Changes to Alberta program expand financial-planning options

Changes to Alberta program expand financial-planning options

Changes to Alberta program expand financial-planning options

A government program in Alberta has been updated to give the guardians and families of disabled individuals more financial-support options without negatively affecting their entitlement to provincial benefits.

“In Alberta, the Assured Income for the Severely Handicapped (AISH) program provides support for people who are mentally or physically disabled,” wrote Jacklyn Pivovar of Miller Thomson LLP in a recent commentary. Under the program, eligible individuals may receive a host of benefits including:

  • A monthly living allowance of up to $1,588 ($1992 for a nursing home or approved supportive living facility);
  • A monthly child benefit of $100 for each dependent child;
  • Health benefits that could cover prescription drugs, emergency ambulance, dental services, and optical and diabetic supplies; and
  • Personal benefits for particular needs beyond their living allowance such as emergency costs, addiction treatments, and employment/training costs.

Aside from meeting specific age, residency, and medical requirements, applicants for the AISH program should satisfy certain financial criteria. That includes the income and assets of the disabled person and their spouse or partner. Income may be counted, in part or in full, depending on the source and whether it goes to the disabled person or their spouse or partner.

Assets, meanwhile, may be exempt or non-exempt. Non-exempt assets, which affect the disabled individual’s eligibility for AISH, must have a total market value not exceeding $100,000. Houses, vehicles, registered disability savings plans (RDSPs), and pre-paid funerals are all examples of exempt assets.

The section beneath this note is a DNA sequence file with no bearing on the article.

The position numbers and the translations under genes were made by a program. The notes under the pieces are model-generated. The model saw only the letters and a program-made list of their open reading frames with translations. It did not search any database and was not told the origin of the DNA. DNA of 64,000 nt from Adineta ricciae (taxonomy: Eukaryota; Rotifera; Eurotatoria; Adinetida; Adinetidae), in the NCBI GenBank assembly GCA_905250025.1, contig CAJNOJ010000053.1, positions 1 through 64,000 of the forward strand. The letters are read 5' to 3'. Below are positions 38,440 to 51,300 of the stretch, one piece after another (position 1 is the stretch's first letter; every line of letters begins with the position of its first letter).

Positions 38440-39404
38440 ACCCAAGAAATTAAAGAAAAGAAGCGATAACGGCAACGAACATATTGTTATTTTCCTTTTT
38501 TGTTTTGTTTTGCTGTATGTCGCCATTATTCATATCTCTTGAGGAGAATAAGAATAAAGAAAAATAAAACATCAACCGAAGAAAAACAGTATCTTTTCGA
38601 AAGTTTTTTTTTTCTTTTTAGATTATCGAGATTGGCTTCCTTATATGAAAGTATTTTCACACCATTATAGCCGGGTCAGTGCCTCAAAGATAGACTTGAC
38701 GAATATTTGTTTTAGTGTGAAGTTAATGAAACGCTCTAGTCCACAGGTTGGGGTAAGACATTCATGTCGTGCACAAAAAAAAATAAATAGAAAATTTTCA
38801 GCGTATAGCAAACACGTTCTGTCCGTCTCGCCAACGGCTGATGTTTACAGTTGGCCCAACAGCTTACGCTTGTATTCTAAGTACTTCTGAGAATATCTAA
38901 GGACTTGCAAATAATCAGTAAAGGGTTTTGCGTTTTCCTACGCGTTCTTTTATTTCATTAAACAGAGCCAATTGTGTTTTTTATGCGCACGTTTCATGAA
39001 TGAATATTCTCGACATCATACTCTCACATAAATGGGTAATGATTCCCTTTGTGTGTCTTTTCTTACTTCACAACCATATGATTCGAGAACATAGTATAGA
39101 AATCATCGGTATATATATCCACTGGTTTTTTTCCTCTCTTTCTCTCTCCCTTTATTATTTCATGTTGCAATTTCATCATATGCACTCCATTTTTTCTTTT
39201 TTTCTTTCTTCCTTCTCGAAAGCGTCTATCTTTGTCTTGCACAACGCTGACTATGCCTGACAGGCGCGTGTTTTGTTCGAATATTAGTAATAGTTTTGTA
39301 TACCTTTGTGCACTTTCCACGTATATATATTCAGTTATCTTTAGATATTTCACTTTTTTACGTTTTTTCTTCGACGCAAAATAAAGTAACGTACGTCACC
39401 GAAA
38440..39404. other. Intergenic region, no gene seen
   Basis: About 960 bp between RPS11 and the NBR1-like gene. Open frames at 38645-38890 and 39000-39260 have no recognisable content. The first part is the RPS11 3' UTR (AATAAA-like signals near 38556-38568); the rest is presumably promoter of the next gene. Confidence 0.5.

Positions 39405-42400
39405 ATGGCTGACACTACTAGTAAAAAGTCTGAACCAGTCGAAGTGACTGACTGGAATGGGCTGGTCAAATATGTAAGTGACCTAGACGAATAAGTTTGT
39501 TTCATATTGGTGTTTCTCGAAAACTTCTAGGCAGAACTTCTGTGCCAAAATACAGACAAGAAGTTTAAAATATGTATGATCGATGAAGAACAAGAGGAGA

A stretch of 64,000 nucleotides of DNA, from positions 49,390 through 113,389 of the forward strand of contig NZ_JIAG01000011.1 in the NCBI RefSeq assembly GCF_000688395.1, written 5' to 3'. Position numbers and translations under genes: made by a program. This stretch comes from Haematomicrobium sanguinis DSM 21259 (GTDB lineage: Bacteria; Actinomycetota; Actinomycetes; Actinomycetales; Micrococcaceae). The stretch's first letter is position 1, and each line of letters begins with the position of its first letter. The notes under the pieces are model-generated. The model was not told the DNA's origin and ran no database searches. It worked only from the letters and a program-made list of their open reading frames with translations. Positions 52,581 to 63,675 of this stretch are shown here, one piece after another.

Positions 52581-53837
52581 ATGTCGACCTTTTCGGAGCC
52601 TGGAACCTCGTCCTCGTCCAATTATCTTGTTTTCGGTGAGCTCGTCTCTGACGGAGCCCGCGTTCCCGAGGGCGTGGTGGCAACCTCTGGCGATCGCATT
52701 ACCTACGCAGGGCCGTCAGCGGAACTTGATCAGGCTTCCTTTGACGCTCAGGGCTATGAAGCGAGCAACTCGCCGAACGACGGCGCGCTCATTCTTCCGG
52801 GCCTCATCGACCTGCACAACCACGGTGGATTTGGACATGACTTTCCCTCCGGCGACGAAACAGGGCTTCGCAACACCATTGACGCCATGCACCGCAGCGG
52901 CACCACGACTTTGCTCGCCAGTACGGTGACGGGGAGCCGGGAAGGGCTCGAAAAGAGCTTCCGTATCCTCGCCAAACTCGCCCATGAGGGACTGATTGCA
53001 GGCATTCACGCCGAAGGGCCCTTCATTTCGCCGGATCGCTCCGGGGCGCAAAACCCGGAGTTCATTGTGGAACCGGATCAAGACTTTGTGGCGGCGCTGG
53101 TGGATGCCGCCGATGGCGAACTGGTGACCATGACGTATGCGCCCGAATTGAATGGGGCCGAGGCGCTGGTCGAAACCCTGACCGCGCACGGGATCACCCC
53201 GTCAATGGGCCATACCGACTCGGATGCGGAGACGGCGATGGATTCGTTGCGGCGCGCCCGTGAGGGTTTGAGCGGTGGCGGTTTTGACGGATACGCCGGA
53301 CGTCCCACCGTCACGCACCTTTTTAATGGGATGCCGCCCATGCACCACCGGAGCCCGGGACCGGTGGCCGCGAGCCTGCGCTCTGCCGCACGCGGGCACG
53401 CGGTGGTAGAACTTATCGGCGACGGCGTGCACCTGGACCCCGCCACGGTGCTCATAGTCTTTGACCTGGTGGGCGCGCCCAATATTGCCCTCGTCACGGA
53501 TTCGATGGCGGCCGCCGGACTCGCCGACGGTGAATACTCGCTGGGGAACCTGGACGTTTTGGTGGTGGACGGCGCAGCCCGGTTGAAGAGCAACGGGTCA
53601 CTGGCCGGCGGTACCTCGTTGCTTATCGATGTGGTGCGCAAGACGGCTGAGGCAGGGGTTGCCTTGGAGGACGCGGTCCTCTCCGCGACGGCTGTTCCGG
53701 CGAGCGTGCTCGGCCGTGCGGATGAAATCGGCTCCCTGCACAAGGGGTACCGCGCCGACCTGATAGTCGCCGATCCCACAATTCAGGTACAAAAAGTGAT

“Previously in Alberta, the AISH program could deny or even recover benefits if a recipient had an interest in a trust or other non-exempt assets valued at more than $100,000,” Pivovar said. This includes fully discretionary trusts, popularly known as Henson Trusts, which give the trustee total discretion on how, when, and if payment would be made directly to the disabled individual or indirectly for their benefit.

But because of amendments that were introduced in April, assets in trusts are now exempt under the AISH program. That allows families to establish trusts for the individual without adversely affecting their eligibility. The changes have also created a one-year grace period for individuals to use an inheritance or other lump-sum payment, which would normally be counted as a non-exempt asset, to purchase an exempt asset or have a trust set up for the benefit of the disabled person.

“[T]rust income is considered to be partially exempt income, which means part of its value is counted when determining AISH benefits and that it must be reported to the AISH program,” wrote Pivovar. “Therefore, the trust income actually received will still affect the level of an AISH client's monthly living allowance.”

 

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